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(StatePoint)—Mortgage rates have recently hit near-record lows and Freddie Mac predicts rates will remain low for the foreseeable future.
If you haven’t already taken advantage of the low-rate environment to refinance your home, experts say it’s worth considering.
“There are lots of reasons to refinance your home mortgage when rates go down,” says Liz Bryant, national sales manager for Wells Fargo Home Lending. “Lower rates can reduce your payment, shorten the overall length of your loan or provide you access to cash that you can use for home improvements or other expenses.”
Here are a few things to consider if you’re thinking of taking that step:
•It may make sense to refinance if your goal is to reduce your monthly payment as well as the interest you will pay over the life of the loan. A mortgage consultant or refinancing calculator can help you decide. Reducing your payment will free up money for saving, investing or spending in other ways.
•Refinancing can shorten the length of your loan, for example, by reducing your loan from a 30-year repayment period to 15 or even 10. That can allow you to pay the loan off faster and reduce the amount of interest you pay. But, depending on your individual situation, it could mean a larger monthly payment.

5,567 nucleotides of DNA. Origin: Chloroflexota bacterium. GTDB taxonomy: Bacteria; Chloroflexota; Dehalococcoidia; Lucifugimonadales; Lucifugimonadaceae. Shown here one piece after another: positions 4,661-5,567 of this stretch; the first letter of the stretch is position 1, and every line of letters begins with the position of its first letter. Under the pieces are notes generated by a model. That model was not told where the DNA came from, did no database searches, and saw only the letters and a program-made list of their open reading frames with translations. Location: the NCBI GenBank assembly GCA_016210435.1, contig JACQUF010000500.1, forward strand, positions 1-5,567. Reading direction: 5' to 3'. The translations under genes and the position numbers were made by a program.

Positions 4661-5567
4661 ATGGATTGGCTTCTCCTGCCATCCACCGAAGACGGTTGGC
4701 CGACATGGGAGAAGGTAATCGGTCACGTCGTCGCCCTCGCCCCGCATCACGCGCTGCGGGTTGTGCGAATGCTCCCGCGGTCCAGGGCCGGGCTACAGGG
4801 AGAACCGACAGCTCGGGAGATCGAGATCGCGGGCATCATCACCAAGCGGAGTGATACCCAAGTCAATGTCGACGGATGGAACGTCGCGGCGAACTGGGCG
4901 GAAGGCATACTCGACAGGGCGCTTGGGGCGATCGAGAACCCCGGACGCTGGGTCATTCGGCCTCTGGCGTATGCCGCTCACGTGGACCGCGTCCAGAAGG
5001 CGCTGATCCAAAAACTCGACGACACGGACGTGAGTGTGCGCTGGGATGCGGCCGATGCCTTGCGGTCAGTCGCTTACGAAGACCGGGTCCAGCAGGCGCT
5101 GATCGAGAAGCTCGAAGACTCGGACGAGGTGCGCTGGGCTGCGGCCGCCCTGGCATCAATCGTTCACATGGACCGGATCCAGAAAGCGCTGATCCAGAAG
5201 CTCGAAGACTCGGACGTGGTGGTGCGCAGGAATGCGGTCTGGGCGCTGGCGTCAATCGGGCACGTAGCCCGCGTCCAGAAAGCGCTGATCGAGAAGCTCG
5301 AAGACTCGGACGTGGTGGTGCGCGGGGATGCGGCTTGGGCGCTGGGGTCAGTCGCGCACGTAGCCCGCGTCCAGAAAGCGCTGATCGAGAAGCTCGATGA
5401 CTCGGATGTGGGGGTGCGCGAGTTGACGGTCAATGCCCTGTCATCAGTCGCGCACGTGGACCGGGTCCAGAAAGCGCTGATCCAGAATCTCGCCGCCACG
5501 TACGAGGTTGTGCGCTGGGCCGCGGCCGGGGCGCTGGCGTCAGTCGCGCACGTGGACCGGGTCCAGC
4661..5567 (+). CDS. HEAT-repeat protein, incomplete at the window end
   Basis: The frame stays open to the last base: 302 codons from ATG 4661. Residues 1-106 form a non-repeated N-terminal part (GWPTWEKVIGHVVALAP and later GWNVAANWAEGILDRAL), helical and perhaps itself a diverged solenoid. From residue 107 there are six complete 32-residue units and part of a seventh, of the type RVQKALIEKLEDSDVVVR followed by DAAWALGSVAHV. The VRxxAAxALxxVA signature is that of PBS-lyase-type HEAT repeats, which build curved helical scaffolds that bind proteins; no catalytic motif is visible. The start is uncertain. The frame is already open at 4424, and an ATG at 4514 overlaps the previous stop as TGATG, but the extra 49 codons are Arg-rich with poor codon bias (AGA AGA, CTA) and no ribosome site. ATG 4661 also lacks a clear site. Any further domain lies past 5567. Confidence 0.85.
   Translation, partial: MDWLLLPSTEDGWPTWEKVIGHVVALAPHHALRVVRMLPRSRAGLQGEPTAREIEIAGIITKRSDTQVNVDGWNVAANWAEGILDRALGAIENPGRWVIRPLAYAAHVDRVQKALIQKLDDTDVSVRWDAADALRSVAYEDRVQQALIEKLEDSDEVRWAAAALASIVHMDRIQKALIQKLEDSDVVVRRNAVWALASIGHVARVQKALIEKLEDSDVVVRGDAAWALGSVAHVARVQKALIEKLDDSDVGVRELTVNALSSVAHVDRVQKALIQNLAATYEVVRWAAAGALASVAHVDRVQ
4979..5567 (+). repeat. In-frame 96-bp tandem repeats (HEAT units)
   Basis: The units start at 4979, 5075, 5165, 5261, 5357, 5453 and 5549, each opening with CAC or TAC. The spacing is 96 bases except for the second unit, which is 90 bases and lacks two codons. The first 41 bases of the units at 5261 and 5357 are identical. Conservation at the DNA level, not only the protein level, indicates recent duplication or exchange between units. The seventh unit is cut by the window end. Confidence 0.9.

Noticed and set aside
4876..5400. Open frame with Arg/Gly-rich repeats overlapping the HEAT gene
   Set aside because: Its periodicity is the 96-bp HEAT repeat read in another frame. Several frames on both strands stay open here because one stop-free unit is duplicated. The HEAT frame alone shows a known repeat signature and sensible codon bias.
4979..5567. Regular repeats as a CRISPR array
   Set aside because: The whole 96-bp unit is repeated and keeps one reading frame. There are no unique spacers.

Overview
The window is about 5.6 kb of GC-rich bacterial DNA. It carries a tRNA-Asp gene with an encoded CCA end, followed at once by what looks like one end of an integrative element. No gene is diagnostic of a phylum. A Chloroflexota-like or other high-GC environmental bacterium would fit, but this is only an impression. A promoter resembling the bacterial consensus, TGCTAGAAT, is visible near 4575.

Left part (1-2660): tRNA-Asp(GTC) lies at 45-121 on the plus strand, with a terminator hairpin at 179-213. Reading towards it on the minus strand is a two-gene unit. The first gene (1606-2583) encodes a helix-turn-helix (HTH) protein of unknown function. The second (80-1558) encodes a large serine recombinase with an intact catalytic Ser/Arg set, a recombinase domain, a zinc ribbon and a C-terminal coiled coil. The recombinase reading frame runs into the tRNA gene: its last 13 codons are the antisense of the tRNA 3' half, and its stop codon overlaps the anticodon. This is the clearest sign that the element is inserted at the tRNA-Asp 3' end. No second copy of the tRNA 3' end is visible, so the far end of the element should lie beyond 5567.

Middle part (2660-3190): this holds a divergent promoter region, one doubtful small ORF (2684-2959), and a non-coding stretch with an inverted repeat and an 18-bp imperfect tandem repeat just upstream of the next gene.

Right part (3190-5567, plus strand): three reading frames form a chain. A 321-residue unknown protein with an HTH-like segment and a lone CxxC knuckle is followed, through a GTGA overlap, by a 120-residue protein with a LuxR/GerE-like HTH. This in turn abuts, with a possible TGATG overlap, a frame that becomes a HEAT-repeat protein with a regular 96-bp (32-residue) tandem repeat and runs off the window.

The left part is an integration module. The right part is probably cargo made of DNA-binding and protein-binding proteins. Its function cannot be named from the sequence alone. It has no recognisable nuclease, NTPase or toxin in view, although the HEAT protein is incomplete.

•Some homeowners refinance to tap into available equity. This can be useful if you’re paying for a large project like a home renovation or are making another large purchase. You should talk to a home mortgage consultant to see if a cash-out refinance fits into your long-term financial goals or whether a home equity line of credit makes more sense for this need.
•If you have built up equity in your home, you may want to consider refinancing to remove mortgage insurance. Typically, you can request your lender to remove mortgage insurance if you show you have at least 20 percent equity in your home. However, if you have a government-backed mortgage, you will need to refinance to a conventional loan to remove your mortgage insurance, which will reduce your monthly payment. You can find more details at yourhomematters.wf.com
•Finally, if you want to move out of an adjustable-rate mortgage and into a fixed-rate one, refinancing may make sense. Depending on rates, your payment could be higher, but doing so will protect you against rising rates in the future.
“If you’re thinking of refinancing, take some time to do some research and talk to your mortgage lender,” says Bryant. “Refinancing may save you money over the long-term and help you achieve your financial goals.